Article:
The selected primary key ensures that it won’t be possible for two distinct workers to attempt to concurrently reserve the same resource. The expiration time stamp ensures stale locks are ignored in case of server failures.
2) COMMIT TRANSACTION. This will trigger an integrity violation error if another worker attempts to make another reservation for the same tenant and resource type.
In this case, step 1 will be tried again for a few times. There will be an exponential backoff time between attempts.
Record the reservation in an appropriate table
——————————————–—————-* | RESOURCE_TYPE | TENANT_ID | BOOKING_AMOUNT | EXPIRATION | —————|———–|—————-—————-* | network | xxx | 2 | at some point | ——————————————–—————-*
worker 0 worker 1 ———- ———- acquire_resv_facility acquire_resv_facility COMMIT - SUCCESS COMMIT - FAIL (INTEGRITY VIOLATION) do_reservation RETRY release_resv_facility COMMIT - FAIL (INTEGRITY VIOLATION) COMMIT - SUCCESS RETRY - do_reservation - COMMIT - SUCCESS - release_resv_facility - COMMIT - SUCCESS
The table for acquiring the reservation facility acts as a centralized lock, leveraging only primary keys, which are correctly enforced even in active/active clusters such as MySql Galera. The algorithm should however be regarded as non-blocking since workers will always actively retry to perform the reservation; furthermore the backoff mechanism should prevent starvation.
It is also worth noting that the proposed expiration timestamps will prevent stale records from preventing acquiring the reservation facility or create ‘ghost’ resource reservation. The expiration timeout might be configurable, but a default of at least two minutes is advisable considering that the current neutron implementation still suffers of DB deadlocks triggered by eventlet, which with the default MySql setting block threads for about 50 seconds.
This document proposes two new tables:
Table name: bookings Attributes: resource_type string tenant_id string booking_amount integer expiration datetime
Table name: booking_locks resource_type string tenant_id string locked_by string expiration datetime
No impact on the API interface.
The proposed change should not open any vulnerability which could lead to DoS, leaking tenant information, or allowing attackers to plug into other tenant’s networks.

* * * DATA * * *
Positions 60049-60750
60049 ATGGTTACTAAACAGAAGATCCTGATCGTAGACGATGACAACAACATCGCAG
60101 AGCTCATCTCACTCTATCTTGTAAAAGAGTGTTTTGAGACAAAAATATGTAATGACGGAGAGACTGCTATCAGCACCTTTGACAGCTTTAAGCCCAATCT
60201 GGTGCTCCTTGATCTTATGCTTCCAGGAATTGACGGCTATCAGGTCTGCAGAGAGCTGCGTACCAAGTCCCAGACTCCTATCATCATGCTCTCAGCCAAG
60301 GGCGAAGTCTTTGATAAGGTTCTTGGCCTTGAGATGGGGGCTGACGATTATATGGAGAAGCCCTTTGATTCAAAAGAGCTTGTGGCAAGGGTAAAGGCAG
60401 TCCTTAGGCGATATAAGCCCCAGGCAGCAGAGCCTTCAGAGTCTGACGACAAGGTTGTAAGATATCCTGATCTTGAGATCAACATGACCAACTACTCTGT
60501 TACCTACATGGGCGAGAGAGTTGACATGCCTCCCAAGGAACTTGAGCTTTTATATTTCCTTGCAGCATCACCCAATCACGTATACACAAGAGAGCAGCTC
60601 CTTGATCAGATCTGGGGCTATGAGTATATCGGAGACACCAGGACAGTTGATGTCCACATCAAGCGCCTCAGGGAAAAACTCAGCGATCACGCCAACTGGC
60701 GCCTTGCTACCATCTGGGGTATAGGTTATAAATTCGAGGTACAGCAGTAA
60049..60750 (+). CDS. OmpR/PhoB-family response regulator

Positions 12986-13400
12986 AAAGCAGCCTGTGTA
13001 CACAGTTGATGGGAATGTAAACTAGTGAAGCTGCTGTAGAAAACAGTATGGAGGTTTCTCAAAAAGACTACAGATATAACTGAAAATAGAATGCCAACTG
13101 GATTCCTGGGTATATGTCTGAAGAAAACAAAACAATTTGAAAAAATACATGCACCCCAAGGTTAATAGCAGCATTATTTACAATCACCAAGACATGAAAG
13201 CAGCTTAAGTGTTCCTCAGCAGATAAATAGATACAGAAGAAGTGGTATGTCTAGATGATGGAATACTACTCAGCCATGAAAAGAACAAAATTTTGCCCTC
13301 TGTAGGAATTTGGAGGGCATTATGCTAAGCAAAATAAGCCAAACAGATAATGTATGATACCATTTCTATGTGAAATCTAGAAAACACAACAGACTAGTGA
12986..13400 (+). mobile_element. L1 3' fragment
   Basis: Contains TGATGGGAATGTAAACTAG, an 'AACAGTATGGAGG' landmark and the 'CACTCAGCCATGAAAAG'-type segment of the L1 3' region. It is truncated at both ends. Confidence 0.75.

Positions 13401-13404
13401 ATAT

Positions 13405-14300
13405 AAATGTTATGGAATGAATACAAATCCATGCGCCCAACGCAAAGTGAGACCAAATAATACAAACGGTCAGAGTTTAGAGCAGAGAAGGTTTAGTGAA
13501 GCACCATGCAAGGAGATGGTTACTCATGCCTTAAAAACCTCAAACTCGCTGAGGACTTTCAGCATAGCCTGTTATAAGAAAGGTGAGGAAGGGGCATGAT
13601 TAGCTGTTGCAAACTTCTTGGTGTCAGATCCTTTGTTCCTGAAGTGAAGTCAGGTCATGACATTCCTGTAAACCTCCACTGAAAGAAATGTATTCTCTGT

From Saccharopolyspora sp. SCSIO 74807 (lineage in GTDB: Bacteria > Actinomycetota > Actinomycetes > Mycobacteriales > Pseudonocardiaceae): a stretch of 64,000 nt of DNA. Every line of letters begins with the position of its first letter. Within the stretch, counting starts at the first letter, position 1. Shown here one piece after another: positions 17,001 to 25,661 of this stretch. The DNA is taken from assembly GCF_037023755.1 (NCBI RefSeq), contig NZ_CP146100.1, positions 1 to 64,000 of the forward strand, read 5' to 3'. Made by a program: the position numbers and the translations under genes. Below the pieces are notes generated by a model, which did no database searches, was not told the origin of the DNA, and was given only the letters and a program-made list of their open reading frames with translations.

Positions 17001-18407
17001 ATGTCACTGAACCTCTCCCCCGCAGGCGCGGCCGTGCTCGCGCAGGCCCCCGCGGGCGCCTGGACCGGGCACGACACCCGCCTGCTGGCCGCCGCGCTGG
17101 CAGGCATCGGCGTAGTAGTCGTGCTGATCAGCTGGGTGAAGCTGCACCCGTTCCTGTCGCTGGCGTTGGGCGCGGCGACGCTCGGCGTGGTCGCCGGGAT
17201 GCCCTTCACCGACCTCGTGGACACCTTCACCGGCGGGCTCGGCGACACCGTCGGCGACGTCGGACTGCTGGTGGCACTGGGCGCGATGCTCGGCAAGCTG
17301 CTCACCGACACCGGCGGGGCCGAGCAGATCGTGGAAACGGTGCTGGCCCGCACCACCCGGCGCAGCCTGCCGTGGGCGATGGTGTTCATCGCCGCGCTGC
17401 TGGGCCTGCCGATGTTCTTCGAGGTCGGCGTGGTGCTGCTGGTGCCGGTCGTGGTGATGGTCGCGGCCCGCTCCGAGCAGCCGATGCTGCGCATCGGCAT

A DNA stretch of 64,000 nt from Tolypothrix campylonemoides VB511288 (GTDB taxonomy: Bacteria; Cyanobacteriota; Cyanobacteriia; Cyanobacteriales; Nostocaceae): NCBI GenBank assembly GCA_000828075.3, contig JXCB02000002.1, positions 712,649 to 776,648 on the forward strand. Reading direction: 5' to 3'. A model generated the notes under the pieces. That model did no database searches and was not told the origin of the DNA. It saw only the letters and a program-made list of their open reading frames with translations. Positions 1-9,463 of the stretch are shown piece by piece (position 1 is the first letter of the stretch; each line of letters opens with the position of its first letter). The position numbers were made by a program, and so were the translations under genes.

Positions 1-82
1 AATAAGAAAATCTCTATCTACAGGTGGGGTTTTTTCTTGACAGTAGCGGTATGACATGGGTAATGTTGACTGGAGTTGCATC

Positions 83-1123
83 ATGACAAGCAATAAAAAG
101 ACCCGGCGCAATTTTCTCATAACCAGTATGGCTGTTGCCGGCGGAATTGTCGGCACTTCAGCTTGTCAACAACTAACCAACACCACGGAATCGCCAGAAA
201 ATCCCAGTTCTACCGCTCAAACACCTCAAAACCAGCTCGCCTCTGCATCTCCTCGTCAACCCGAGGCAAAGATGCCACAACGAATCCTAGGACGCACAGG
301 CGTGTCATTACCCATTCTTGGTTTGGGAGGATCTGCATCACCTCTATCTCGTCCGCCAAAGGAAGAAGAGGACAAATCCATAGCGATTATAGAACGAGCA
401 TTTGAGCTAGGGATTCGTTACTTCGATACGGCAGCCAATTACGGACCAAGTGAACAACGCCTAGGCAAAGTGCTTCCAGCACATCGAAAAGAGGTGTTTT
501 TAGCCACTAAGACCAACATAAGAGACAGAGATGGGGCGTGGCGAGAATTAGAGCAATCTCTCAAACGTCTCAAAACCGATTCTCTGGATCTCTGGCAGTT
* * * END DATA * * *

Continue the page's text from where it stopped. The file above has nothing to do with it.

All the DB queries performed in the implementation of this specification will be scoped by tenant, and built in a way to prevent SQL injection.
Some additional DB operations will be performed upon quota enforcement.
This change might also serialize some operations which were previously processed in parallel by distinct workers.
While the overall performance impact is expected to be negligible, it will be important to evaluate it upon code review.
There is also an interesting question pertaining resource usage. It is indeed worth exploring whether it is better to count it every time or updating their usage counter whenever resources are created or deleted. To this aim, the cost of SELECT queries vs the cost of adding db hooks on resource create/delete and performing the corresponding UPDATE query should be carefully compared. The gain/loss in terms of performance depends on relative frequency of GET operations vs POST/DELETE operations. Update is definitely more expensive, but SELECT are way more frequent. However, it should be possible to implement this specification leaving resource usage calculation unchanged, and then perhaps come back to it in the future.
As service ports are not anymore counted in resource usage, deployers might expect in theory an increase in port usage. This increase should however be contained if one considers ports are typically used with instances, and the enforcement criteria for instances are not being altered by this specification.